Saturday, February 12, 2005

Analysis of "Problem" - class notes

What's the problem?: 68% undercredited 11th graders?
Why is that a problem?: We're supposed to graduate kids in 4 years...so says society.
What about this is of most concern to us?: Eventually we'll be labeled a failure, loss of freedom = constraints on our capacity to work.

[I would like to dig deeper than this. What are we working on that we believe in so much that constraints would be a problem OR are we just concerned for personal freedom regardless of results?]

If these were symptoms of some disease, what would the disease be called?: Arrogance.

[This doesn't resonate with me. I think it's something like "fear" ].

Imagine there were a solution...what would it have to do to affect [the disease]?

We said, "the solution would have to help us see that our arrogance was getting in the way of student's learning and that external constraints were not a problem." It's US not THEM.

After Birdsell's presentation we were pushed to come up with a message that would forward the solution. We had "one kid at a time" and "In 4 years." [I'm not sure about either and would like to keep looking].

We need a message that addresses the disease (assuming proper identification of disease), causes actions / behaviors different than what we have been doing, and provides the lift we need. Think about how it affects decision rules. Think about how it can be implemented in any situation. What does the audience believe that makes them favorable towards this message? What does the audience believe that makes them unfavorable?

Martin Van Buren and Chester Arthur were the missing presidents.

Michael

4 comments:

SAM said...

[digging deeper into Michael's first comment] We are working on our model of education that we all believe is the best way to educate our kids. The constraints that I fear are those that would take away our ability to accomplish that model. I see someone looking at our school, seeing all of the things that we do in an unorthodox manner and saying, "Well, this has got to stop." As we've seen of late, our bureaucratic leadership has no spine. Without results, we are completely at the systems mercy.

[into Michael's second comment]Explain how it's fear, dude. How is fear getting in the way of us not teaching kids? I don't think that it's arrogance, either, now. But there is something that is stopping the kids from getting credit. What is it? Maybe it's uncertainty. Teachers might not feel the expertise they need to feel to help kids in all areas of study. They might be hesitant and uncertain in providing the "just-in-time" teaching that we think is the best instruction in our classrooms. That would explain why so many are looking to go "back to classes."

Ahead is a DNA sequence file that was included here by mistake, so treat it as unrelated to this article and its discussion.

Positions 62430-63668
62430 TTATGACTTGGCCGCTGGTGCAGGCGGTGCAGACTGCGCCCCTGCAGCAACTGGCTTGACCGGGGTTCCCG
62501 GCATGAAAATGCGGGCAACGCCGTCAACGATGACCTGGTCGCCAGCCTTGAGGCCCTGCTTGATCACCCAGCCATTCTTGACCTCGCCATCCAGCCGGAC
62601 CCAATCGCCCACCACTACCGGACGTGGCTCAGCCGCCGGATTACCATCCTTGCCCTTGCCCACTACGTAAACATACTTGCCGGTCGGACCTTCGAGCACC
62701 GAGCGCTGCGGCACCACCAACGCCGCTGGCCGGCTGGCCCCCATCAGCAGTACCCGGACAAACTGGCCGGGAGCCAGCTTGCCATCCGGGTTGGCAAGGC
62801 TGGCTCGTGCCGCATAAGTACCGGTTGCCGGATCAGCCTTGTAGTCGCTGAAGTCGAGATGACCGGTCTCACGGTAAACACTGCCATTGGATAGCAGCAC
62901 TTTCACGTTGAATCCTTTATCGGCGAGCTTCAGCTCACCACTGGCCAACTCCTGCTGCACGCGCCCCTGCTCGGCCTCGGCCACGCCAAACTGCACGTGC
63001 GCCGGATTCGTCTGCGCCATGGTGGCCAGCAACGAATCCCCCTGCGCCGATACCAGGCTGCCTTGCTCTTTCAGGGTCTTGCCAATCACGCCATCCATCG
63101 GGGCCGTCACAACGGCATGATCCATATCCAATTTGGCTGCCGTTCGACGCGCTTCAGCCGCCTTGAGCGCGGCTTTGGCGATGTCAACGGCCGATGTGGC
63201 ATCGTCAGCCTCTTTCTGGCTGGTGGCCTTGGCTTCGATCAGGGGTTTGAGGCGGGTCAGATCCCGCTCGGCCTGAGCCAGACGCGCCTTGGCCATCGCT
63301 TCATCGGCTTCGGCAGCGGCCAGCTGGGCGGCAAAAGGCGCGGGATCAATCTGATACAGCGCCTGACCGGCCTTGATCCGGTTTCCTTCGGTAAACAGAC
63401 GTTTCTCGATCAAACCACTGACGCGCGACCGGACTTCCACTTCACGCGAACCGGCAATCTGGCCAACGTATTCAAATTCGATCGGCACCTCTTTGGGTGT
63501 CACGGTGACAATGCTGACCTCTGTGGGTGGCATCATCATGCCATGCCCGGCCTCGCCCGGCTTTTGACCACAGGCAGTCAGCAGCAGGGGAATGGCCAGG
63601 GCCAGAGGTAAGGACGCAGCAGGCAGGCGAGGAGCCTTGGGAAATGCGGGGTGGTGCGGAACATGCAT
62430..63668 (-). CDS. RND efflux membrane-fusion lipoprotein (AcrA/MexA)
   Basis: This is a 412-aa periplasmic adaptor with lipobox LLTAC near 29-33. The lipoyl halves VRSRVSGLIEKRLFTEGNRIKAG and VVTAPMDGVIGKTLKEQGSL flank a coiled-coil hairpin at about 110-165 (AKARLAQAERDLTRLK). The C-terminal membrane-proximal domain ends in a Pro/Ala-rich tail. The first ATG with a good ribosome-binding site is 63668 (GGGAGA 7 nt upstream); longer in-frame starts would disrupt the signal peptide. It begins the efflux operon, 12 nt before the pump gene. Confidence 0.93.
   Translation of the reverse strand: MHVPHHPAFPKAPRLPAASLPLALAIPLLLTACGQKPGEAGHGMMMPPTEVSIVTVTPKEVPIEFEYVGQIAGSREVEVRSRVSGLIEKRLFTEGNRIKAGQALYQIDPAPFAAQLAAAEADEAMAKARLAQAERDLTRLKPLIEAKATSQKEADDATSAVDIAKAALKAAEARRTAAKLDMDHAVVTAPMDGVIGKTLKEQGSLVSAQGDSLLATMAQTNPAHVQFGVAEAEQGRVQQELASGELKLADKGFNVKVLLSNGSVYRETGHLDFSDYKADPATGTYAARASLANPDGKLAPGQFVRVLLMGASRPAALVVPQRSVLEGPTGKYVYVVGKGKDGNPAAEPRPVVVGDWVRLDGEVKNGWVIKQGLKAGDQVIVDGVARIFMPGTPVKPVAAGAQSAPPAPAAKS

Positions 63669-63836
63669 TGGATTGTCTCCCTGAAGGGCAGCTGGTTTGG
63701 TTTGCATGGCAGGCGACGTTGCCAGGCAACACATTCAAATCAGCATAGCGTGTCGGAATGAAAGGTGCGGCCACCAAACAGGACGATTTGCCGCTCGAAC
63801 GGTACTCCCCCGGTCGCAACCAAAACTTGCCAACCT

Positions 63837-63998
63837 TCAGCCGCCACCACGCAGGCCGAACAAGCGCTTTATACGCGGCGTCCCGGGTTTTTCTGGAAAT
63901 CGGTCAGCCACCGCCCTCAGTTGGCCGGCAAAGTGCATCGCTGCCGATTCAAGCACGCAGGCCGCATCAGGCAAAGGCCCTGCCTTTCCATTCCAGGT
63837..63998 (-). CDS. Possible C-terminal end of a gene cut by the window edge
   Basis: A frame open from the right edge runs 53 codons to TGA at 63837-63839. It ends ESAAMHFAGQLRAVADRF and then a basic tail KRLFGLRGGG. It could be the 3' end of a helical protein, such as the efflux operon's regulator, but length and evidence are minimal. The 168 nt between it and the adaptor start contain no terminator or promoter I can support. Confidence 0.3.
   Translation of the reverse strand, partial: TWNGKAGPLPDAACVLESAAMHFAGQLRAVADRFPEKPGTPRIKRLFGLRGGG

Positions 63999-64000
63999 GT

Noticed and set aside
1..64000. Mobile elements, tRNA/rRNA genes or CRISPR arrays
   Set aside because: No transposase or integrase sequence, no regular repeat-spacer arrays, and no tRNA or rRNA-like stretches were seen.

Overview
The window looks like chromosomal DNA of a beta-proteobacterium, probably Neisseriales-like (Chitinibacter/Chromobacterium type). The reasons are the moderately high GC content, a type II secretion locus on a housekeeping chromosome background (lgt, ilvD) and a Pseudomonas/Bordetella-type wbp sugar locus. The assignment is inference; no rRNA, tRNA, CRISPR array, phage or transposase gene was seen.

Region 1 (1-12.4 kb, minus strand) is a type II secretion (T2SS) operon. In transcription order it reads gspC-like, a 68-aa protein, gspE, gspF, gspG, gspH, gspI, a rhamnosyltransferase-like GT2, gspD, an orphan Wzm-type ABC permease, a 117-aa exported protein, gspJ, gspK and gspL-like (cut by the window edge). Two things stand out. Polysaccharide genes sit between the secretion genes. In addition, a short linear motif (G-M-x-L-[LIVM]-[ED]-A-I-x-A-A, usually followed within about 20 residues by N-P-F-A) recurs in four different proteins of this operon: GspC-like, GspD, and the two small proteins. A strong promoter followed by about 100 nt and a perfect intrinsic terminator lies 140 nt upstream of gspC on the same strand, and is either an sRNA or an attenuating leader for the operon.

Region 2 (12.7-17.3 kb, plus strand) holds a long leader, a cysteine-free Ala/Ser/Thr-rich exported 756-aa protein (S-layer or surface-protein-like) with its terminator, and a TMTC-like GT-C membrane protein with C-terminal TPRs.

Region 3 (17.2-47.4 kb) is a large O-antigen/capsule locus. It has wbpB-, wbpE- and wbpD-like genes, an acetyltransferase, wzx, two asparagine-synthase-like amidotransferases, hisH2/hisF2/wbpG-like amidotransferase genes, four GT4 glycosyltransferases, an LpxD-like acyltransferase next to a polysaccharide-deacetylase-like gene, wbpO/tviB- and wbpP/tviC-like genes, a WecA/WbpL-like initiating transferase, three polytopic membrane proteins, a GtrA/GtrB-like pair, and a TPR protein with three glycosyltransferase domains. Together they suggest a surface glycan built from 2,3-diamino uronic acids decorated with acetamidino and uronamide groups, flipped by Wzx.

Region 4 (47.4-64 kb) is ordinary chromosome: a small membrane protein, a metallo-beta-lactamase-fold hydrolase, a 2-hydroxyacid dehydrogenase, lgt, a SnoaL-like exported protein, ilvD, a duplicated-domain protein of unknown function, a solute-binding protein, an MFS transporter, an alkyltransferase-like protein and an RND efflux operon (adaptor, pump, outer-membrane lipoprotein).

Maybe a solution might be deploying folks into classrooms and helping teachers find the appropriate instructional practices. Having people actually examining what goes on in classrooms and at apprenticeship site meetings and helping teachers develop more effective practice.

SAM said...

AL WROTE THAT LAST POST!!

sorry, I forgot to sign it!

Peace,
Al

SAM said...

I think it is something like what Al describes as "uncertainty." I think I was just calling it "fear," but my thoughts are the same: teachers aren't sure how to help.

But, that's a HOW question. According to Peter Block's "The Answer to How is Yes," when we ask how to do something (especially if we have already been working on it for years), he is suspicious that we are really looking for the proper methodology. It may very well be that this question is masking an unwillingness to make IT work. The real question is not HOW do we do this but WHAT commitment are we willing to make?

Michael

SAM said...

What commitment are we willing to make? Like, what kind of instructional practice are we willing to engage in?

Ok, the answer to how is yes. But I don't know what to do to make "yes" work. Help me understand...

peace,
al